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A Christmas Carol (Collins Classics)

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en Limba Engleză Carte Paperback – 02 Jul 2013

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Listen Up (2007)
HarperCollins is proud to present its new range of best-loved, essential classics.
'I am the Ghost of Christmas Present, ' said the Spirit. 'Look upon me!'
A celebration of Christmas, a tale of redemption and a critique on Victorian society, Dickens' atmospheric novella follows the miserly, penny-pinching Ebenezer Scrooge who views Christmas as 'humbug'. It is only through a series of eerie, life-changing visits from the ghost of his deceased business partner Marley and the spirits of Christmas past, present and future that he begins to see the error of his ways. With heart-rending characters, rich imagery and evocative language, the message of A Christmas Carol remains as significant today as when it was first published.
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Specificații

ISBN-13: 9780007350865
ISBN-10: 0007350864
Pagini: 128
Dimensiuni: 107 x 173 x 13 mm
Greutate: 0.07 kg
Editura: Harper Collins Publishers
Seria Collins Classics

Locul publicării: London, United Kingdom

Notă biografică

Charles Dickens was born in 1812 and grew up in poverty. This experience influenced 'Oliver Twist', the second of his fourteen major novels, which first appeared in 1837. When he died in 1870, he was buried in Poets' Corner in Westminster Abbey as an indication of his huge popularity as a novelist, which endures to this day.

Textul de pe ultima copertă

Written originally by Charles Dickens in 1843, "A Christmas Carol" has been adapted over the years for the stage, big screen, cartoons, and every imaginable entertainment venue possible. The truths revealed through Scrooge, Marley, and his three ghosts are timeless and touch the hearts of everyone treated to its sincerity. This version of the beloved book is interspersed with "life lessons" concise enough to share in a moment--compelling enough to be remembered for a lifetime. These meaningful contemporary maxims are ideal conversation-starters for families or small groups. Whether gathered around the fireplace, studying literature, or with your family crowded around the kitchen table, "A Christmas Carol" fosters appreciation for the arts and provides priceless opportunities to affirm and encourage the highest aspirations. Predicted to become a prized possession, "A Christmas Carol" will be passed down through generations, revisited regularly, and remembered into old age. From "Bah! Humbug!" to Tiny Tim's "God bless us, every one!," you will be encouraged and inspired to live life sensitive to others, sharing your blessings, and enjoying the love of others.


Extras

MARLEY was dead: to begin with. There is no doubt whatever about that. The register of his burial was signed by the clergyman, the clerk, the undertaker, and the chief mourner. Scrooge signed it: and Scrooge's name was good upon 'Change, for anything he chose to put his hand to. Old Marley was as dead as a door-nail.

Mind! I don't mean to say that I know, of my own knowledge, what there is particularly dead about a door-nail. I might have been inclined, myself, to regard a coffin-nail as the deadest piece of ironmongery in the trade. But the wisdom of our ancestors is in the simile; and my unhallowed hands shall not disturb it, or the Country's done for. You will therefore permit me to repeat, emphatically, that Marley was as dead as a door-nail.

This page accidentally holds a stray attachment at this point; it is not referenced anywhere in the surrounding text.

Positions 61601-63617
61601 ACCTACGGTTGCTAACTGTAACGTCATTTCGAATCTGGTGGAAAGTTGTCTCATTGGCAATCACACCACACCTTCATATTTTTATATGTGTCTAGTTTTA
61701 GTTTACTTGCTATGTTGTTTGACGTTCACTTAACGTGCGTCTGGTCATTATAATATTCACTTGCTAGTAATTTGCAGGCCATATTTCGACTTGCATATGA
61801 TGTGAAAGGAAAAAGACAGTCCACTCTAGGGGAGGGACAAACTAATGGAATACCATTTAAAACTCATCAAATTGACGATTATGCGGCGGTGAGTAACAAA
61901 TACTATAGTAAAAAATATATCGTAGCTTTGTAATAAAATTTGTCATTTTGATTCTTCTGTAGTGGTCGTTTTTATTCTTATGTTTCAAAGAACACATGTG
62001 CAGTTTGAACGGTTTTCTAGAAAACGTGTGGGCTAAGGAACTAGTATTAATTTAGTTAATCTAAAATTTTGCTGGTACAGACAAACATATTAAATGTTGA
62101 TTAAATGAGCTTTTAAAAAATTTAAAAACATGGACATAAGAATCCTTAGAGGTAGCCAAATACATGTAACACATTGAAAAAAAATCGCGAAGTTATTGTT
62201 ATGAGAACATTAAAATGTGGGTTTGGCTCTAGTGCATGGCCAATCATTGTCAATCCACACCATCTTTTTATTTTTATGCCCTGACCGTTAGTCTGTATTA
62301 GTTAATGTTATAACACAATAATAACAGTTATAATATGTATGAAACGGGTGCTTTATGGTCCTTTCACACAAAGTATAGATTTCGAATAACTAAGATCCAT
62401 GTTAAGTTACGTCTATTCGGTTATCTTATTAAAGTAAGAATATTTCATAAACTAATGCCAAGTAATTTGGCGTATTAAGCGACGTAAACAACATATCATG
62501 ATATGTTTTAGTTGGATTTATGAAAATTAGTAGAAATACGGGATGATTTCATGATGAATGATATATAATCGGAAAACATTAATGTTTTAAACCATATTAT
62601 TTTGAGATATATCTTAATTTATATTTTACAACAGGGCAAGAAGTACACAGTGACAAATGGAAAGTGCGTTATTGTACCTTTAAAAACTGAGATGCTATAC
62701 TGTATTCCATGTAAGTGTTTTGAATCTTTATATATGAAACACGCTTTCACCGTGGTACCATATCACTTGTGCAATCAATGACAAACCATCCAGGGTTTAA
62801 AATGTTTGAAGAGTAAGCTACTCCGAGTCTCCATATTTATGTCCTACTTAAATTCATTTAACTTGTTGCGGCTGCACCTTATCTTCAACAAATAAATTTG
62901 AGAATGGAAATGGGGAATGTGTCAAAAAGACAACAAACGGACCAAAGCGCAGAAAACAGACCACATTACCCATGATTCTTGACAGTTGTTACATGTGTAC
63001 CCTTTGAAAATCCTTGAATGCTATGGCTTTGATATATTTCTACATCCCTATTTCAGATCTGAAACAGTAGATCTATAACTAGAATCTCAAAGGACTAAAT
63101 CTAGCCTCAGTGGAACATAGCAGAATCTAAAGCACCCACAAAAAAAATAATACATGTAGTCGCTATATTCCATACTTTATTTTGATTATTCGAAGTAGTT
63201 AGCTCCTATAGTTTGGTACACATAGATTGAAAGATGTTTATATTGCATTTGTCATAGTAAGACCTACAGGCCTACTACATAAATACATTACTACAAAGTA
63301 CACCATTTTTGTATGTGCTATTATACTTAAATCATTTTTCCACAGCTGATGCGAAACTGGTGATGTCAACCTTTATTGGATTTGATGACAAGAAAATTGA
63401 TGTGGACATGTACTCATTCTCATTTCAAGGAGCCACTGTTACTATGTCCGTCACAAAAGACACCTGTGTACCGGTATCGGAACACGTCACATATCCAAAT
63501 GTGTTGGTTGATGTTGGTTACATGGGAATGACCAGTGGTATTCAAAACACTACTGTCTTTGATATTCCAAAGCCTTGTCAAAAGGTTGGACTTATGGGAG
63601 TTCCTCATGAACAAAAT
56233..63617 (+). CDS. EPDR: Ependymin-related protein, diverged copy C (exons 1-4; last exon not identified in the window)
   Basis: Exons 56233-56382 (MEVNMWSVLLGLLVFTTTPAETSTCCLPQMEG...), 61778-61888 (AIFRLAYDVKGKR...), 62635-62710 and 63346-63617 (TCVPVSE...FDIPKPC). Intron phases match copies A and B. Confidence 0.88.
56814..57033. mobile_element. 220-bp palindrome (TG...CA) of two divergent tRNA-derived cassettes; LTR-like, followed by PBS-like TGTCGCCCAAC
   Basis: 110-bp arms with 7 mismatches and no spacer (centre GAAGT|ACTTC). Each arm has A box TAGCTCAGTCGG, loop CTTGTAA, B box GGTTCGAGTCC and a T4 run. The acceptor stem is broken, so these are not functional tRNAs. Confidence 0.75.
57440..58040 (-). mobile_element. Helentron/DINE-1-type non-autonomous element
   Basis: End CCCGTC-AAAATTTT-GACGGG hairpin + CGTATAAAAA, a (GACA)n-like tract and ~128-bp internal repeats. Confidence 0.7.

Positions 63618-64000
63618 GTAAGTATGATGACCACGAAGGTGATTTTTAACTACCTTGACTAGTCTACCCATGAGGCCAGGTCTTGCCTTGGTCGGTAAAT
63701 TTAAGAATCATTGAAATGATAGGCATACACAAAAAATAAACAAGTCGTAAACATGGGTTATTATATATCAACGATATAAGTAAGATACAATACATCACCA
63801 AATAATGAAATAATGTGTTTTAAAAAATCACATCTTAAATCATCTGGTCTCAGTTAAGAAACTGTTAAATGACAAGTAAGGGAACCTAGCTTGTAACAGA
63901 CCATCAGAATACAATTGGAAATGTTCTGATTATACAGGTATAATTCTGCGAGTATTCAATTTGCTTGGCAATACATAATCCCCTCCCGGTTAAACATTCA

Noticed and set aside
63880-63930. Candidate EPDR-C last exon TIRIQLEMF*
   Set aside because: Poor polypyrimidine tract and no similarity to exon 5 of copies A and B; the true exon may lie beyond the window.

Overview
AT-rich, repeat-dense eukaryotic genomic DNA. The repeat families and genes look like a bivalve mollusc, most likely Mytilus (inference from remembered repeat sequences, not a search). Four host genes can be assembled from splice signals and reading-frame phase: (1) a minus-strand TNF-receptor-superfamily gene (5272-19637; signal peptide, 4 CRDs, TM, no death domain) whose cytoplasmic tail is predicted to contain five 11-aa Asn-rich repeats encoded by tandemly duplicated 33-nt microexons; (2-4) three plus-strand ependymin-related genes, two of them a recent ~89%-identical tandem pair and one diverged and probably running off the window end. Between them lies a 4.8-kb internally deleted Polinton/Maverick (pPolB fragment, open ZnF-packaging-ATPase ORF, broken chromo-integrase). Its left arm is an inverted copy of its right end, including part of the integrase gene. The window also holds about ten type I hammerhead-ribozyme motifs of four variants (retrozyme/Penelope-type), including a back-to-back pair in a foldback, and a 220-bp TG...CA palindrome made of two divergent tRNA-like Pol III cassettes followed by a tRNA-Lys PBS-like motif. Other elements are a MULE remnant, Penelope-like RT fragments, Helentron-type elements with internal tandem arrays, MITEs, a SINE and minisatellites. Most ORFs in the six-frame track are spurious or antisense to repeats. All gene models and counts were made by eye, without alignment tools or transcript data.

Scrooge knew he was dead? Of course he did. How could it be otherwise? Scrooge and he were partners for I don't know how many years. Scrooge was his sole executor, his sole administrator, his sole assign, his sole residuary legatee, his sole friend and sole mourner. And even Scrooge was not so dreadfully cut up by the sad event, but that he was an excellent man of business on the very day of the funeral, and solemnised it with an undoubted bargain.

The mention of Marley's funeral brings me back to the point I started from. There is no doubt that Marley was dead. This must be distinctly understood, or nothing wonderful can come of the story I am going to relate. If we were not perfectly convinced that Hamlet's Father died before the play began, there would be nothing more remarkable in his taking a stroll at night, in an easterly wind, upon his own ramparts, than there would be in any other middle-aged gentleman rashly turning out after dark in a breezy spot—say Saint Paul's Churchyard for instance—literally to astonish his son's weak mind.

Scrooge never painted out Old Marley's name. There it stood, years afterwards, above the warehouse door: Scrooge and Marley. The firm was known as Scrooge and Marley. Sometimes people new to the business called Scrooge Scrooge, and sometimes Marley, but he answered to both names: it was all the same to him.

Oh! but he was a tight-fisted hand at the grindstone, Scrooge! a squeezing, wrenching, grasping, scraping, clutching, covetous old sinner! Hard and sharp as flint, from which no steel had ever struck out generous fire; secret, and self-contained, and solitary as an oyster. The cold within him froze his old features, nipped his pointed nose, shrivelled his cheek, stiffened his gait; made his eyes red, his thin lips blue; and spoke out shrewdly in his grating voice. A frosty rime was on his head, and on his eyebrows, and his wiry chin. He carried his own low temperature always about with him; he iced his office in the dog-days; and didn't thaw it one degree at Christmas.

External heat and cold had little influence on Scrooge. No warmth could warm, nor wintry weather chill him. No wind that blew was bitterer than he, no falling snow was more intent upon its purpose, no pelting rain less open to entreaty. Foul weather didn't know where to have him. The heaviest rain, and snow, and hail, and sleet, could boast of the advantage over him in only one respect. They often 'came down' handsomely, and Scrooge never did.

Nobody ever stopped him in the street to say, with gladsome looks, 'My dear Scrooge, how are you? when will you come to see me?' No beggars implored him to bestow a trifle, no children asked him what it was 'oclock, no man or woman ever once in all his life inquired the way to such and such a place, of Scrooge. Even the blindmen's dogs appeared to know him; and when they saw him coming on, would tug their owners into doorways and up courts; and then would wag their tails as though they said, 'no eye at all is better than an evil eye, dark master!'

But what did Scrooge care? It was the very thing he liked. To edge his way along the crowded paths of life, warning all human sympathy to keep its distance, was what the knowing ones call 'nuts' to Scrooge.